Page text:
Case Western Reserve University

Project Description


Project Abstract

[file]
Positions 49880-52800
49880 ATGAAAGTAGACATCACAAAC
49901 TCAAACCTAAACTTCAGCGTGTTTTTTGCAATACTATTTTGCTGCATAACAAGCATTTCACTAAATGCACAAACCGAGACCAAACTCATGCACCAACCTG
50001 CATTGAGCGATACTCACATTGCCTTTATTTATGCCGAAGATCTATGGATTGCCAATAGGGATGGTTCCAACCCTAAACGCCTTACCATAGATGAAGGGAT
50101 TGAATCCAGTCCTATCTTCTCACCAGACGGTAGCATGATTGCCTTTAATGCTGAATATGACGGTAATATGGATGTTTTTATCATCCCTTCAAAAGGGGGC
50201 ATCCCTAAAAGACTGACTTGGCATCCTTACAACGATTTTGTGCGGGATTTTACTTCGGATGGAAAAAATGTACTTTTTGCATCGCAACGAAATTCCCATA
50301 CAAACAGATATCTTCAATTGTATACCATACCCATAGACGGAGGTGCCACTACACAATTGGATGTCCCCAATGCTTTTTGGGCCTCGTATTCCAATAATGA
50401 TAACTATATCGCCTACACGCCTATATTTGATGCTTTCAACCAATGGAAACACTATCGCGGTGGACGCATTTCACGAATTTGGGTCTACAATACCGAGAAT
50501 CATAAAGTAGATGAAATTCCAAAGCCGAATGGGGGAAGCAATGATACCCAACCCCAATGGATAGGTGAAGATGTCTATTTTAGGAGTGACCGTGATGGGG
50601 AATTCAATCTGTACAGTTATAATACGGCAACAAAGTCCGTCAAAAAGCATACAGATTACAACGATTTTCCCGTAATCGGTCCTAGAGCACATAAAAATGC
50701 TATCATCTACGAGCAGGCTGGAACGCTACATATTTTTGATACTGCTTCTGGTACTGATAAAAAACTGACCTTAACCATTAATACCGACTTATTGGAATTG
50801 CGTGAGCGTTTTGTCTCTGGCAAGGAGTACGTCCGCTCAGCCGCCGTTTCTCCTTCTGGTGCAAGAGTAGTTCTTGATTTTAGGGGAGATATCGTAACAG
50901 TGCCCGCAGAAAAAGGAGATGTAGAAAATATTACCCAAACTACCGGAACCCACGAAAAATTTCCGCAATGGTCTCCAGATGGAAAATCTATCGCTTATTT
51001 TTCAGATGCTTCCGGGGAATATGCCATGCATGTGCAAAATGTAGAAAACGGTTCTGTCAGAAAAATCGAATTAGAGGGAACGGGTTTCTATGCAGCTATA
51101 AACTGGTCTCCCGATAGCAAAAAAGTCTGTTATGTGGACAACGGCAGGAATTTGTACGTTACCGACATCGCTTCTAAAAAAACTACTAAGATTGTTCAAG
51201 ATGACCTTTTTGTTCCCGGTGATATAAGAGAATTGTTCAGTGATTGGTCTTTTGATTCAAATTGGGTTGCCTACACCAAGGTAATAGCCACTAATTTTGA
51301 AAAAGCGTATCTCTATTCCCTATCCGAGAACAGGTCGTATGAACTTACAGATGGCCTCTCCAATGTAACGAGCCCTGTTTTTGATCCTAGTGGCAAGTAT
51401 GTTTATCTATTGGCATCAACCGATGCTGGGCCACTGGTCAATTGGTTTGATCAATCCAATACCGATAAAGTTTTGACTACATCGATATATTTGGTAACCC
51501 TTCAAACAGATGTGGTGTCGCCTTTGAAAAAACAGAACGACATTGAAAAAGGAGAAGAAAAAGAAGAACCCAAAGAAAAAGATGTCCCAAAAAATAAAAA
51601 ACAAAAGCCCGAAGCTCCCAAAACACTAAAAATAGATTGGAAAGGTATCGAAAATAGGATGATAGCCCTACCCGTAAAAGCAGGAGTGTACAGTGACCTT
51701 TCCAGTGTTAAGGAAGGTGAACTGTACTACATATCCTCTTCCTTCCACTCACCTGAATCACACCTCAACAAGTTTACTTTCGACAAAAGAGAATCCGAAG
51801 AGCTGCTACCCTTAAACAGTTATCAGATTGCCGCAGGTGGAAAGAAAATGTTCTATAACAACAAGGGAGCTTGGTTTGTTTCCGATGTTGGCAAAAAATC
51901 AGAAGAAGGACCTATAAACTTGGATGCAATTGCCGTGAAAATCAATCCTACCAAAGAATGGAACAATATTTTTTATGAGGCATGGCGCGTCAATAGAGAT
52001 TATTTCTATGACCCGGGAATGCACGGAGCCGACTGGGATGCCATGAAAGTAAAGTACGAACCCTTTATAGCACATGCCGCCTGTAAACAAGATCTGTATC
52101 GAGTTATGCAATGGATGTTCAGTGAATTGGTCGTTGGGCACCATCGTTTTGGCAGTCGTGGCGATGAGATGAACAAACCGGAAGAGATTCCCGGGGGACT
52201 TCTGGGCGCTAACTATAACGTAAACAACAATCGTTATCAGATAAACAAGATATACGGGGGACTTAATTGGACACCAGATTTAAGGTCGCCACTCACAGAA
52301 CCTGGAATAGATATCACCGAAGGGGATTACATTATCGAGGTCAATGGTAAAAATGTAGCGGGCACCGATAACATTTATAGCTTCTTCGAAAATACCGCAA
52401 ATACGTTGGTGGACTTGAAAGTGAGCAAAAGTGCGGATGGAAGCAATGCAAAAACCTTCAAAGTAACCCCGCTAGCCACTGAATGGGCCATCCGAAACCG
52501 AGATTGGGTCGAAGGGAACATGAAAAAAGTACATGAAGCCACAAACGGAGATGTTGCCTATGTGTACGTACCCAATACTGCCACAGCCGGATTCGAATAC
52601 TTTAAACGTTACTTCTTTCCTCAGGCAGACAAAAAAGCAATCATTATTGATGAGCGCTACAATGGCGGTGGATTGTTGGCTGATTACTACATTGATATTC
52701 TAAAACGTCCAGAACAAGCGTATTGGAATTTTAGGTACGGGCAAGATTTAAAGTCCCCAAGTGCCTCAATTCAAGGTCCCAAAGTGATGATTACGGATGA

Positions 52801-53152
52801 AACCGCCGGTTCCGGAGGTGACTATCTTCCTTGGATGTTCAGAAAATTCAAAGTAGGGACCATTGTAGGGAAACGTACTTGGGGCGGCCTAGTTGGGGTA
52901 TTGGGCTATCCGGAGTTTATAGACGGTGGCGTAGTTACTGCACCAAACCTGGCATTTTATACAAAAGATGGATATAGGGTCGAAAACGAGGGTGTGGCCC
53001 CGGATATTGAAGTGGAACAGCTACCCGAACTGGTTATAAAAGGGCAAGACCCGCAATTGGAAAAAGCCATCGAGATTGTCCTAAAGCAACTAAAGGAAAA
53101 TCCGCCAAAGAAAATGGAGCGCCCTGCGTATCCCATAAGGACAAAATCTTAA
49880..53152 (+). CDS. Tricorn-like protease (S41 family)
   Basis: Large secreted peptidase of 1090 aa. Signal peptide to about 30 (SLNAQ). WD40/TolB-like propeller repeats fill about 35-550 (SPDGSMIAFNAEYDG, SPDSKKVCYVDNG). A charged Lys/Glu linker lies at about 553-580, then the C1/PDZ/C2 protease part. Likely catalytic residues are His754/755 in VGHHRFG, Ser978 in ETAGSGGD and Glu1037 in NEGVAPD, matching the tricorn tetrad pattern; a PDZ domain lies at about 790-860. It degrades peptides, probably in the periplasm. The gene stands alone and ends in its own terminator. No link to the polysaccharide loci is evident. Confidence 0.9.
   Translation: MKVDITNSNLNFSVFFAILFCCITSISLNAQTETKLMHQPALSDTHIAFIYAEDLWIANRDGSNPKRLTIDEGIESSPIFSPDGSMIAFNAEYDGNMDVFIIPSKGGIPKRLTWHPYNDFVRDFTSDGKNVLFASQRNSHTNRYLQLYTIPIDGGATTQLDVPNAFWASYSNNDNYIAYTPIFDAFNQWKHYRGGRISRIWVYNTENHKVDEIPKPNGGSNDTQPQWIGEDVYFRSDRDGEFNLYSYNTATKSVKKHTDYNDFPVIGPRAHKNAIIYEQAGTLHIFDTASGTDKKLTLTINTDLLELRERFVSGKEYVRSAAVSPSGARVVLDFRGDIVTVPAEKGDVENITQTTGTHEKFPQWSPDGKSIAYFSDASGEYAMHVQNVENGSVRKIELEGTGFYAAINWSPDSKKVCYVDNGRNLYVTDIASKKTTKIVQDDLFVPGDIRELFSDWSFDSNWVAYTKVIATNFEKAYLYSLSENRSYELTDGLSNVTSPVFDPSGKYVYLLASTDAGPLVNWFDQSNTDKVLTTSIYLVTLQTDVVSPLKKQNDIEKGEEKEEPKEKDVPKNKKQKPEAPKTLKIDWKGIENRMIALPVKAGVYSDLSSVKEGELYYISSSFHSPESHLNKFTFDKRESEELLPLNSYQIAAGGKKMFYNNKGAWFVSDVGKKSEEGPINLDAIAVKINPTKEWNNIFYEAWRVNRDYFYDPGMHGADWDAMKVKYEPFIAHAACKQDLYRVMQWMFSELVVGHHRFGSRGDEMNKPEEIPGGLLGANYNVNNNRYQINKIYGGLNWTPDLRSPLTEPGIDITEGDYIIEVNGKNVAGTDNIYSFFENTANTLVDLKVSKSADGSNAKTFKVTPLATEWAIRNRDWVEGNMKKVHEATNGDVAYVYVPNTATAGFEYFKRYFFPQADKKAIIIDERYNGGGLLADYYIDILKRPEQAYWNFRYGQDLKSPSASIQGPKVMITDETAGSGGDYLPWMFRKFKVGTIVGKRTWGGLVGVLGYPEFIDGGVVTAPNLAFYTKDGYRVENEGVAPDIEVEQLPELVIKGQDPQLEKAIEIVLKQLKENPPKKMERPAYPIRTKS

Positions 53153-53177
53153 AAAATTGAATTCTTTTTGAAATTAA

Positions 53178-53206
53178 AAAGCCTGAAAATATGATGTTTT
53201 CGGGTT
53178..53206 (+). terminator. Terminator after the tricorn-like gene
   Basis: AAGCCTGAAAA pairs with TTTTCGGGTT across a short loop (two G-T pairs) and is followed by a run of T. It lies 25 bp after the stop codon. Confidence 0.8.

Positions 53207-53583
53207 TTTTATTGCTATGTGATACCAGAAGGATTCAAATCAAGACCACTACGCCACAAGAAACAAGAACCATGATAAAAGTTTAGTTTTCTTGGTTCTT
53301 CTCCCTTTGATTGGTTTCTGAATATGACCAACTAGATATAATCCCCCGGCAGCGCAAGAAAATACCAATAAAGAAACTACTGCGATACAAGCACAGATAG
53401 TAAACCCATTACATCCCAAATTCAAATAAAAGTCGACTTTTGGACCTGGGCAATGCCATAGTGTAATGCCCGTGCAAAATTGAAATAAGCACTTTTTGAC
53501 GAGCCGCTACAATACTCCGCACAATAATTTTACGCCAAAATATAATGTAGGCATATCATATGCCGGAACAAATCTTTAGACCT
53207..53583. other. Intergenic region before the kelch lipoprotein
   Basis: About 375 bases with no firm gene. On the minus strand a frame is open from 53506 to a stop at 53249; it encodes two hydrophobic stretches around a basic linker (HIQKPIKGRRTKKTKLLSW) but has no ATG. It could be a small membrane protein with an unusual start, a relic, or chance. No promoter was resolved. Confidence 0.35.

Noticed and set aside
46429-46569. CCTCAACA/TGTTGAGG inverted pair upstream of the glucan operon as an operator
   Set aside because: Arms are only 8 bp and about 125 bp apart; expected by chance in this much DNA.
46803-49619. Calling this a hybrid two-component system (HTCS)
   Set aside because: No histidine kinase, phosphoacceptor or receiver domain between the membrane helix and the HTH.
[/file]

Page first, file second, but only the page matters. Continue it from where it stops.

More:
Relationship selling was the primary method of selling in the pre-industrial era. During the industrial era: transactional, persuasion based selling became the norm until relationship selling was �rediscovered� and became the cornerstone of modern B2B selling, especially with complex systems and services. Behavioural science refers to persuasion as the way interactions lead people to concede, comply, or change�and it may be conceptualized along six dimensions: liking, reciprocity, social proof, consistency, authority and scarcity(Cialdini 2001). While there is widespread agreement that persuasion can be learned, no previous work has developed or tested these dimensions of persuasion�or considered their importance to B2B exchanges between buyers and sellers. The techniques of persuasion can be very powerful if used in the right way but what is the �right way�? Are the techniques of persuasion important and useful in relationship selling? This paper contributes to the existing understanding of relationship marketing in four ways. First, it proposes a new model relating the contribution of persuasion to the development of trust (persuasion-trust model). Second, it proposes implications of the persuasion-trust model for B2B sales teams. Third, this paper outlines hypotheses for an ensuing study to empirically test the proposed relationships using sales teams from a multinational corporation engaged in B2B selling. Finally, this paper discusses implications for academic research and marketing practice.

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